Wang, Lee / Psychological Empowerment and Job Satisfaction 283 Table 3 Regression Results (Standardized Coefficients) Independent Variable Model 1 Model 2 Model 3 Model 4 Age 24*** .15*** .15*** .15*** POS .43*** .31*** .31*** .32*** OCI .16*** .10*** .10*** .10*** Meaning .38*** .35*** .35*** Competency –.01 –.01 .04 Choice .08** .13*** .07* Impact .07* .08* .11*** Meaning × choice –.06* –.07* Meaning × impact –.11*** –.10*** Competency × choice × impact –.13*** Meaning × competency × choice .07* R2 .32 .48 .50 .52 Note: N = 489. POS = perceived organizational support; OCI = organizational climate for innovation. *p < .10. **p < .05. ***p < .01. Hypothesis Testing Given the satisfactory results for the measurement items, we computed a summated scale for each construct and tested the hypotheses via estimating a series of hierarchical regression models with job satisfaction as the dependent variable. Model 1 included the control variables only, that is, demographics (age, education, income, employment status [full-time or part-time], supervi- sory status, and firm size), perceived organizational support, innovative per- sonality scale, and organizational climate for innovation. Only age, perceived organizational support, and organizational climate for innovation were statisti- cally significant. Therefore, we included only these three variables in the subsequent models. Model 2 included the four empowerment dimensions (meaning, competence, choice, and impact) in addition to the three control vari- ables. We then added two-way and three-way interaction terms to the model to form Models 3 and 4, respectively. The cross-product interaction terms were created after the empowerment dimension variables were mean centered. In Table 3, we report the results that include the significant interaction terms. Model 1 shows that age, perceived organizational support, and organiza- tional climate for innovation all have a positive association with job satis- faction. The model explains 32% of the variance in job satisfaction. The next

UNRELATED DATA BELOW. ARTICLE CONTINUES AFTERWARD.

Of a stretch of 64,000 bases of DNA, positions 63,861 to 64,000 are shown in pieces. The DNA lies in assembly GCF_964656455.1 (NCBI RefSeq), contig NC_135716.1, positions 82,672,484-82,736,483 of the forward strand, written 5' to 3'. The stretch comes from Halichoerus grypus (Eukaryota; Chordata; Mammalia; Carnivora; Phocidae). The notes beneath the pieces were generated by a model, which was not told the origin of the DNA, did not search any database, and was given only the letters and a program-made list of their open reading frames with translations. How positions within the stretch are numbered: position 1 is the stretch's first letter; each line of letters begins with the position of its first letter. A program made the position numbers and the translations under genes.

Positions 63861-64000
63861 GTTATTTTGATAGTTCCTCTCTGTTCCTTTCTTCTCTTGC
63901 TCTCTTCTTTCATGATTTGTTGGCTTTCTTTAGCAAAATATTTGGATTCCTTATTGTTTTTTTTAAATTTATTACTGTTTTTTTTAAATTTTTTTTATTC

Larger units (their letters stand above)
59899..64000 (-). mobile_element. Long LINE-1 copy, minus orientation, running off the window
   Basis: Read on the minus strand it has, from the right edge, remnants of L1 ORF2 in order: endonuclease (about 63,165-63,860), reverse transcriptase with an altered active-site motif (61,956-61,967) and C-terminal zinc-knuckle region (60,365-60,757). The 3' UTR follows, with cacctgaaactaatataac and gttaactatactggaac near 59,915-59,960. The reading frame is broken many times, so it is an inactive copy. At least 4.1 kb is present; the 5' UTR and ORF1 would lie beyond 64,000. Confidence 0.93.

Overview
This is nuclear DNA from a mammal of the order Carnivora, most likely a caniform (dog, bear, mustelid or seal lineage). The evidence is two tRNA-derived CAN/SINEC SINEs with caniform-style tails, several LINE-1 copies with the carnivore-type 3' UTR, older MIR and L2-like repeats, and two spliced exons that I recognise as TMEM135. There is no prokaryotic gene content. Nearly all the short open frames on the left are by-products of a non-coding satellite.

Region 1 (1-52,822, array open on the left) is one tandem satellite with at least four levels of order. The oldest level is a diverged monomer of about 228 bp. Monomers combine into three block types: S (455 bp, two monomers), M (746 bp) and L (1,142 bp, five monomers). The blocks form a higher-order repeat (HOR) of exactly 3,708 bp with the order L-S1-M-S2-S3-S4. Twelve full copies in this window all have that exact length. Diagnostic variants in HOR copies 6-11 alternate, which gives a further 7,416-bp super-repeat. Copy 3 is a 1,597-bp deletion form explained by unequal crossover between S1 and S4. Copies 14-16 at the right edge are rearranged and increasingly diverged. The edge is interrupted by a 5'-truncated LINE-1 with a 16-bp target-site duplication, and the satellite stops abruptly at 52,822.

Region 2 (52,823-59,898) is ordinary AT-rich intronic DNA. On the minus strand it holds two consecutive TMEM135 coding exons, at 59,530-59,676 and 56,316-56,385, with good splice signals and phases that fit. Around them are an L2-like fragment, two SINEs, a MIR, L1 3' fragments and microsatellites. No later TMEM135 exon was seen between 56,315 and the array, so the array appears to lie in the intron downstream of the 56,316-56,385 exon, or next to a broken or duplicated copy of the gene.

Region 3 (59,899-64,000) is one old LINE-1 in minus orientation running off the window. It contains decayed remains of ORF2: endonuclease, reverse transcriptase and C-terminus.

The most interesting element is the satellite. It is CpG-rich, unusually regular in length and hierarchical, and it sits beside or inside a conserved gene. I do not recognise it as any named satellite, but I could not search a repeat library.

284 Group & Organization Management Figure 1 Plot of Competence and Impact Versus Choice Low Competence 0.3 0.2 Job Satisfaction 0.1 0 Low Impact High Impact –0.1 –0.2 –0.3 Choice Panel A High Competence 0.3 0.2 Job Satisfaction 0.1 Low Impact 0 High Impact –0.1 –0.2 –0.3 Choice Panel B model (Model 2) shows that three of the four empowerment dimensions are significantly and positively related to job satisfaction, but competence is not a significant predictor of job satisfaction. Overall, the results are consistent with the extant empirical findings and lend a general support to the notion that psychological empowerment contributes to positive work outcomes such as job satisfaction. Model 3 contains two significant two-way interaction terms: meaning by choice and meaning by impact. The final model, Model 4, consists of the 2
Wang, Lee / Psychological Empowerment and Job Satisfaction 285 Figure 2 Plot of Choice and Competence Versus Impact Low Choice 0.3 0.2 Job Satisfaction 0.1 0 –0.1 –0.2 –0.3 Impact Low Competence Panel A High Competence High Choice 0.3 0.2 Job Satisfaction 0.1 0 –0.1 –0.2 –0.3 Impact Low Competence Panel B High Competence two-way and 2 three-way interaction terms in addition to the main effect terms of the four dimensions and the control variables. The changes in the F statistic were all significant at the .01 level as additional terms were added from Model 1 to Model 4. Compared to the main effect model (Model 2), Model 4 explains 4% more variance in job satisfaction. Based on Cohen (1988), we calculated the effect size for interaction to be .08.
286 Group & Organization Management Figure 3 Plot of Choice and Competence Versus Meaning Low Choice 0.6 0.4 Job Satisfaction 0.2 0 –0.2 –0.4 –0.6 –0.8 Meaning Low Competence High Competence Panel A High Choice 0.3 0.2 Job Satisfaction 0.1 0 −0.1 −0.2 −0.3 Meaning Low Competence Panel B High Competence Because Cohen suggests that interaction effect sizes are considered small at .02, medium at .15, and large at .35, the interaction effect size in this study is between small and medium. To facilitate interpretation, we plotted the regression slopes in Figures 1 to 3 based on coefficient estimates from Model 4. The high and low levels of the explanatory variables were set at one standard deviation above and below the mean (Cohen & Cohen, 1983).